Personification

In this poem, Dickinson personifies the moon as an attractive woman, watching over the world from the sky. This device is used throughout to strengthen the analogy between the moon and a lady. In the third and fourth lines, the moon represents a full, round face of a woman. According to the speaker, it’s the most “perfect” face she has ever seen. She paints the features of the moon’s face through the colors of “Blonde” (golden), “Beryl” (pale blue), and “Dew”.

In the third stanza, the moon is depicted as having amber lips. The speaker speculates how her smile would look if her “Silver Will” permits. Dickinson invests the moon with the act of walking beside Sun’s palace door. So, the “Sun” is also personified. Through the costume imagery, Dickinson depicts the moon in a massive dress encompassing the sky, earth, and stars.

Consonance

Consonance is the recurrence of a consonant sound in neighboring words. It occurs in the second line, “A Night or two ago –” where the “t” sound is repeated. It also occurs in the following instances:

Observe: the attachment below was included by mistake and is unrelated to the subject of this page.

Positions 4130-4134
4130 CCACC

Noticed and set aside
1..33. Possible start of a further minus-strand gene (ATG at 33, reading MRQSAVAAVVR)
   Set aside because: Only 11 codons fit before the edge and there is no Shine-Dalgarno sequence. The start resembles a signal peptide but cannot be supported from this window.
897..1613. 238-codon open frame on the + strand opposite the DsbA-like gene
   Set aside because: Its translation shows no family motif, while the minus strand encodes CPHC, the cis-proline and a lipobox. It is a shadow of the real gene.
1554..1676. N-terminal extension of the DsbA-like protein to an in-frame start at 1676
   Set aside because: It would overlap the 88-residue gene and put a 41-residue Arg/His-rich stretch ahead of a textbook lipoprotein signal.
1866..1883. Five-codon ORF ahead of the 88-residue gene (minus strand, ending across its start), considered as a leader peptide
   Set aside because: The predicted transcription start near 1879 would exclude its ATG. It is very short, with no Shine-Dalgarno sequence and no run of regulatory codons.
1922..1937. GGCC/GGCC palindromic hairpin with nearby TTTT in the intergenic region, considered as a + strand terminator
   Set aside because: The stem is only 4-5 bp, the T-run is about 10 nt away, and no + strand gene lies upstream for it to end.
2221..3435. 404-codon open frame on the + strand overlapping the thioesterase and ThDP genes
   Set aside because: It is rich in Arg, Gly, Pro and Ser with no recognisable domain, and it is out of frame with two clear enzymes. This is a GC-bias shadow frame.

• “And now she turns” (line 3)
  • “Forehead” and “Blonde” (line 5)
  • “Her Lips of Amber never part –” (line 9)
  • “Upon Her Friend she could confer” (line 11)
  • such” and “Silver” (line 12)
  • “remotest Star” (line 14)
  • “Bonnet” and “Firmament” (line 17)
  • “The Stars – the Trinkets at Her Belt –” (line 19)

Enjambment

Enjambment occurs when one line of a poem runs over to the other line without any break. For instance, it occurs in the following lines, “And now she turns Her perfect Face/ Upon the World below –” This device is also used in the third and fourth stanzas:

But what must be the smile

Upon Her Friend she could confer

Were such Her Silver Will –

And what a privilege to be

But the remotest Star –

For Certainty She take Her Way

Beside Your Palace Door –

Anaphora

An anaphora is the repetition of a word or phrase at the beginning of successive lines. It can be found in the first three lines of the second stanza and lines 18-19: